Orange County Transportation Impact Fee Update FINAL REPORT

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1 Transportation Impact Fee Update FINAL REPORT Prepared for: Transportation Planning Department 4200 S. John Young Parkway, Second Floor Orlando, FL ph (407) September 5, 2012 (amended November 2012) 1000 Ashley Drive, Suite 100 Tampa, FL ph (813) , fax (813)

2 O Planning and Engineering September 5, 2012 Mr. Renzo Nastasi Transportation Planning Manager Transportation Planning Division 4200 S. John Young Parkway, 2 nd Floor Orlando, Florida RE: Transportation Impact Fee Update Study Dear Mr. Nastasi: Enclosed is the Final Technical Report for the Transportation Impact Fee Update Study, which incorporates both Phase I and Phase II analyses. If you should have any questions concerning this report, please do not hesitate to contact me or Nilgün Kamp. It has been our pleasure to have worked with the County staff on this important project. Sincerely, Steven A. Tindale, P.E., AICP President 1000 North Ashley Drive, Suite 100, Tampa, Florida33602 Phone: (813) Fax: (813) South Semoran Boulevard, Building 7, Suite 1540, Winter Park, Florida Phone: (407) Fax: (407) North Broadway Avenue, Bartow, Florida33830Phone: (863) Fax: (863) West Cypress Creek Road, Suite 300, Fort Lauderdale, Florida Phone: (954)

3 Transportation Impact Fee Update Study Table of Contents INTRODUCTION... 1 DEMAND COMPONENT... 5 Travel Demand... 5 Tourist Hotel Land Use... 6 Interstate and Toll Facility Discount Factor... 9 COST COMPONENT Recent Cost Trends County Roadway Costs (Traditional Method) Capacity Added per Lane Mile Cost per Vehicle Mile of Capacity Added County Multi-Modal Costs (AMA Only) Person-Miles of Capacity Added per Lane Mile Roadways (AMA Only) Roadway Cost per Person-Mile of Travel (AMA Only) Transit Capital Cost per Person-Mile of Travel (AMA Only) Bicycle and Pedestrian Facility Costs Summary of Transportation Costs Blended Cost Analysis (AMA Only) CREDIT COMPONENT Gasoline Tax Equivalent Credit Gasoline Tax Equivalent Credit (AMA Only) Present Worth Variables Fuel Efficiency Effective Days per Year CALCULATED TRANSPORTATION IMPACT FEE SCHEDULE Transportation Impact Fee Multi-Modal Transportation Fee (AMA Only) AMA Impact Fee Schedule Transportation Impact Fee Comparison TRANSPORTATION IMPACT FEE BENEFIT DISTRICTS September 2012 i Transportation Impact Fee Update

4 AMA IMPLEMENTATION EVALUATION SMART GROWTH APPLICATION TO IMPACT FEES APPENDICES Appendix A: Demand Component Calculations Appendix B: Cost Component Calculations Appendix C: Credit Component Calculations Appendix D: Calculated Transportation Impact Fee Schedule September 2012 ii Transportation Impact Fee Update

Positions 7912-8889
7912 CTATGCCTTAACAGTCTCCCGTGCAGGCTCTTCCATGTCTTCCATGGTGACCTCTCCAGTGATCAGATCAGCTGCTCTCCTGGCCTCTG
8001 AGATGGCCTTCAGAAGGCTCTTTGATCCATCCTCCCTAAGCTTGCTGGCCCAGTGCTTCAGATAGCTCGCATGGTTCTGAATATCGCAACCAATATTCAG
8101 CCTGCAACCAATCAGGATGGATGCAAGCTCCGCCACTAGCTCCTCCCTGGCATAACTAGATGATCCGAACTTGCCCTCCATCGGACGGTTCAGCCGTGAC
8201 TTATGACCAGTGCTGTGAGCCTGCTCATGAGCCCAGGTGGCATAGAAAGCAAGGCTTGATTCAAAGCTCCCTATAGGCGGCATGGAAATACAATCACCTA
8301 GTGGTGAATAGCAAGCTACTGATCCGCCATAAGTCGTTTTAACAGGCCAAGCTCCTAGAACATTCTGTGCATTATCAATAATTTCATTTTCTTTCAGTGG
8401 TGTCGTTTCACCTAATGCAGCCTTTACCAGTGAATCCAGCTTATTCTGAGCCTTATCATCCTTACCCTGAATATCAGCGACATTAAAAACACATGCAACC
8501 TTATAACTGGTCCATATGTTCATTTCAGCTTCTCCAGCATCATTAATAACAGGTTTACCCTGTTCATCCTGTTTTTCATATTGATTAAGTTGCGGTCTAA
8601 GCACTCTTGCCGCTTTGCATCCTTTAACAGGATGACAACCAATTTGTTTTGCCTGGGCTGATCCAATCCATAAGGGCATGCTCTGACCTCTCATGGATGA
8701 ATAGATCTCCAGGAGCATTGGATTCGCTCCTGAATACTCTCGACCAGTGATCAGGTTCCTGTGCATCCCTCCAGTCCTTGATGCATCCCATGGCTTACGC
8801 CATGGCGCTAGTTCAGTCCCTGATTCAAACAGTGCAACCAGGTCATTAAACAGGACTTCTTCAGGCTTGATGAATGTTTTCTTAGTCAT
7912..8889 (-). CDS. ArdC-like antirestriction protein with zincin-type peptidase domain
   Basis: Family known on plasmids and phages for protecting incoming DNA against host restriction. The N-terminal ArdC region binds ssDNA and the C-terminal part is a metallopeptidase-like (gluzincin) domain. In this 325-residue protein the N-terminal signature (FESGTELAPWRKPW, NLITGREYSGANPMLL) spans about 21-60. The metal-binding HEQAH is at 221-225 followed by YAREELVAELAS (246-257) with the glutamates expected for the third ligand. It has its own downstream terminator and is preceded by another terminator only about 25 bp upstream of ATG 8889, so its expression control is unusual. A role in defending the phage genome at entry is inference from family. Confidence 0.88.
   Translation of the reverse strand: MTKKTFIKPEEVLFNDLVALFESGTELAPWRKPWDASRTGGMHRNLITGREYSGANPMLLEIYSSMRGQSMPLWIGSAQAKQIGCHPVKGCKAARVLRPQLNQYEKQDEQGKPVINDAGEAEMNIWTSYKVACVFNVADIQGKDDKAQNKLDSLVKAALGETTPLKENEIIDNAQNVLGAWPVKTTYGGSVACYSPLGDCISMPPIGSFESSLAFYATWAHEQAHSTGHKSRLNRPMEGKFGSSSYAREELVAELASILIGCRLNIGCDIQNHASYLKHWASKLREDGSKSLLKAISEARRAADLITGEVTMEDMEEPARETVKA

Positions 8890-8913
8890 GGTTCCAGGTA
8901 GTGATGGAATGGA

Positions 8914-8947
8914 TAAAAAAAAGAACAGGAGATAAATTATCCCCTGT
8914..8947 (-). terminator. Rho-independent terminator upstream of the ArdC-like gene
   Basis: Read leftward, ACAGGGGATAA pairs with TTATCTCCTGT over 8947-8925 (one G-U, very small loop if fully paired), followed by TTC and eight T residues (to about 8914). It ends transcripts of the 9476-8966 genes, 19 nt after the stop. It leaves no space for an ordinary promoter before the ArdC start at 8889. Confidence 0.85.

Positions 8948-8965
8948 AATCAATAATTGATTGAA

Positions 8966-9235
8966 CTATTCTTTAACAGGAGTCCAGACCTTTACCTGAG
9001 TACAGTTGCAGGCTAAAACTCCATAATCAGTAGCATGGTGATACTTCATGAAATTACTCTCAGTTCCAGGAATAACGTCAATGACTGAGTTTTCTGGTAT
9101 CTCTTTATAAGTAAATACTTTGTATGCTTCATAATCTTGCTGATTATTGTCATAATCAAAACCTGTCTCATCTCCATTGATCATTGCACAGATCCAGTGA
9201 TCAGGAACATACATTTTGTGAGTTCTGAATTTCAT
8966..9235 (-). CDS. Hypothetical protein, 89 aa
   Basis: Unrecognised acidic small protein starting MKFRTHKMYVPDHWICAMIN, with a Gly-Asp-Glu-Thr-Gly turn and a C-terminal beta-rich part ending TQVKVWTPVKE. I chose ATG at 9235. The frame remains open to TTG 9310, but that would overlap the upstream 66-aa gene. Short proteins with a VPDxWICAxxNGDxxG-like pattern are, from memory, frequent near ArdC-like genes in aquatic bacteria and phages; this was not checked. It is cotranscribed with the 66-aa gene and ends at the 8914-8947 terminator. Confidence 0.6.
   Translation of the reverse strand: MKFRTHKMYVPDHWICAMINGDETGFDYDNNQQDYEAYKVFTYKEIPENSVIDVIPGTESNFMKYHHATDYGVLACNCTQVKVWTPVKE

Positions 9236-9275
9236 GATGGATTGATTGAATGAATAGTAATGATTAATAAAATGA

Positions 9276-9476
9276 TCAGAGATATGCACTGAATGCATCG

5 Introduction s Transportation Impact Fee Ordinance was originally adopted in 1985 and went into effect in 1986 to assist the County in providing adequate transportation facilities for expected growth. The fee has since been updated three times, with the most recent update occurring in Orange County has retained Tindale-Oliver & Associates (TOA) to prepare an update study to reflect changes to the cost, credit, and demand components since In addition, this update study also develops a separate multi-modal fee for the designated Alternative Mobility Area (AMA). This multi-modal fee will be collected in place of the transportation impact fee within the designated area, allowing for revenues to be spent on roadway, bicycle/pedestrian facilities, and transit capacity expansion projects. It should be noted that figures calculated in this study represent the technically defensible level of impact fees that the County could charge; however, the Board of County Commissioners may choose to discount the fees as a policy decision. The primary changes to the methodology used in the 2004 technical study include the following: In determining the roadway cost component, the 2004 study used an approach where, on a lane addition project, costs associated with reconstruction of existing lanes were excluded from the calculation. This historical method was revised to use a more traditional approach where the entire cost associated with a lane addition project is incorporated in determining the cost per lane mile added. This approach recognizes that cost to make the additional capacity available is the total cost of the lane addition project. Although the traditional approach calculates a higher cost and therefore a higher fee, as indicated above, the Board of County Commissioners may choose to discount the calculated fee rate as a policy decision. Two changes have been made concerning the demand component. These changes were made to more accurately calculate the demand created by new development land uses and are described in the following paragraphs. September Transportation Impact Fee Update